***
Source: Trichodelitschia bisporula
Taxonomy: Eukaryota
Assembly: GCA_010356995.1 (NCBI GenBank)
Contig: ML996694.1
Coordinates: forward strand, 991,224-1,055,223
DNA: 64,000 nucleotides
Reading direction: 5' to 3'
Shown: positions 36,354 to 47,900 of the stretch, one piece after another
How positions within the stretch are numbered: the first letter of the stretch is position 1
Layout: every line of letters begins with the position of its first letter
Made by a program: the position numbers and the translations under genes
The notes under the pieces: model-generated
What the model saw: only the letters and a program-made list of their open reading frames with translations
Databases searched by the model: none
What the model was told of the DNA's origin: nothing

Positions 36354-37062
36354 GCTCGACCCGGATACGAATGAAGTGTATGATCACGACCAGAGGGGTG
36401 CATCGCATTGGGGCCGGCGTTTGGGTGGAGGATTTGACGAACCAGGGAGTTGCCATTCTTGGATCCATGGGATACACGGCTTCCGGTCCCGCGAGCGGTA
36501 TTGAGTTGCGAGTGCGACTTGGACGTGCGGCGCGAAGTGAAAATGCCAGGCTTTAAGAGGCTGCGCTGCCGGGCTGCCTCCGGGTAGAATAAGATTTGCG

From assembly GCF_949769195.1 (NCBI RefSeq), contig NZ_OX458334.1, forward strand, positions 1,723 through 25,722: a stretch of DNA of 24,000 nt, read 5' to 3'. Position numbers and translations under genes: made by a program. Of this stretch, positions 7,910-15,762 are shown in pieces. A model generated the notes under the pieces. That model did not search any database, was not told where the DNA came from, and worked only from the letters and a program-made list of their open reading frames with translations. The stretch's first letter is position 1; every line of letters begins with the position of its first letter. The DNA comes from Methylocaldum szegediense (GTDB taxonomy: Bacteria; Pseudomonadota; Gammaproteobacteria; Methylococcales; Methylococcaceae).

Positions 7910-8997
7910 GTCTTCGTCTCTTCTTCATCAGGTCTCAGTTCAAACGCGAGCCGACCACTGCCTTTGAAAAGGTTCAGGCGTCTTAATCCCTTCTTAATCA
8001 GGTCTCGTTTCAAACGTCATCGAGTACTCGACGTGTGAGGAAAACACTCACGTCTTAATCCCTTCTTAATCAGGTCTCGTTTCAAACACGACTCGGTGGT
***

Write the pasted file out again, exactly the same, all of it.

Source: Trichodelitschia bisporula
Taxonomy: Eukaryota
Assembly: GCA_010356995.1 (NCBI GenBank)
Contig: ML996694.1
Coordinates: forward strand, 991,224-1,055,223
DNA: 64,000 nucleotides
Reading direction: 5' to 3'
Shown: positions 36,354 to 47,900 of the stretch, one piece after another
How positions within the stretch are numbered: the first letter of the stretch is position 1
Layout: every line of letters begins with the position of its first letter
Made by a program: the position numbers and the translations under genes
The notes under the pieces: model-generated
What the model saw: only the letters and a program-made list of their open reading frames with translations
Databases searched by the model: none
What the model was told of the DNA's origin: nothing

Positions 36354-37062
36354 GCTCGACCCGGATACGAATGAAGTGTATGATCACGACCAGAGGGGTG
36401 CATCGCATTGGGGCCGGCGTTTGGGTGGAGGATTTGACGAACCAGGGAGTTGCCATTCTTGGATCCATGGGATACACGGCTTCCGGTCCCGCGAGCGGTA
36501 TTGAGTTGCGAGTGCGACTTGGACGTGCGGCGCGAAGTGAAAATGCCAGGCTTTAAGAGGCTGCGCTGCCGGGCTGCCTCCGGGTAGAATAAGATTTGCG

From assembly GCF_949769195.1 (NCBI RefSeq), contig NZ_OX458334.1, forward strand, positions 1,723 through 25,722: a stretch of DNA of 24,000 nt, read 5' to 3'. Position numbers and translations under genes: made by a program. Of this stretch, positions 7,910-15,762 are shown in pieces. A model generated the notes under the pieces. That model did not search any database, was not told where the DNA came from, and worked only from the letters and a program-made list of their open reading frames with translations. The stretch's first letter is position 1; every line of letters begins with the position of its first letter. The DNA comes from Methylocaldum szegediense (GTDB taxonomy: Bacteria; Pseudomonadota; Gammaproteobacteria; Methylococcales; Methylococcaceae).

Positions 7910-8997
7910 GTCTTCGTCTCTTCTTCATCAGGTCTCAGTTCAAACGCGAGCCGACCACTGCCTTTGAAAAGGTTCAGGCGTCTTAATCCCTTCTTAATCA
8001 GGTCTCGTTTCAAACGTCATCGAGTACTCGACGTGTGAGGAAAACACTCACGTCTTAATCCCTTCTTAATCAGGTCTCGTTTCAAACACGACTCGGTGGT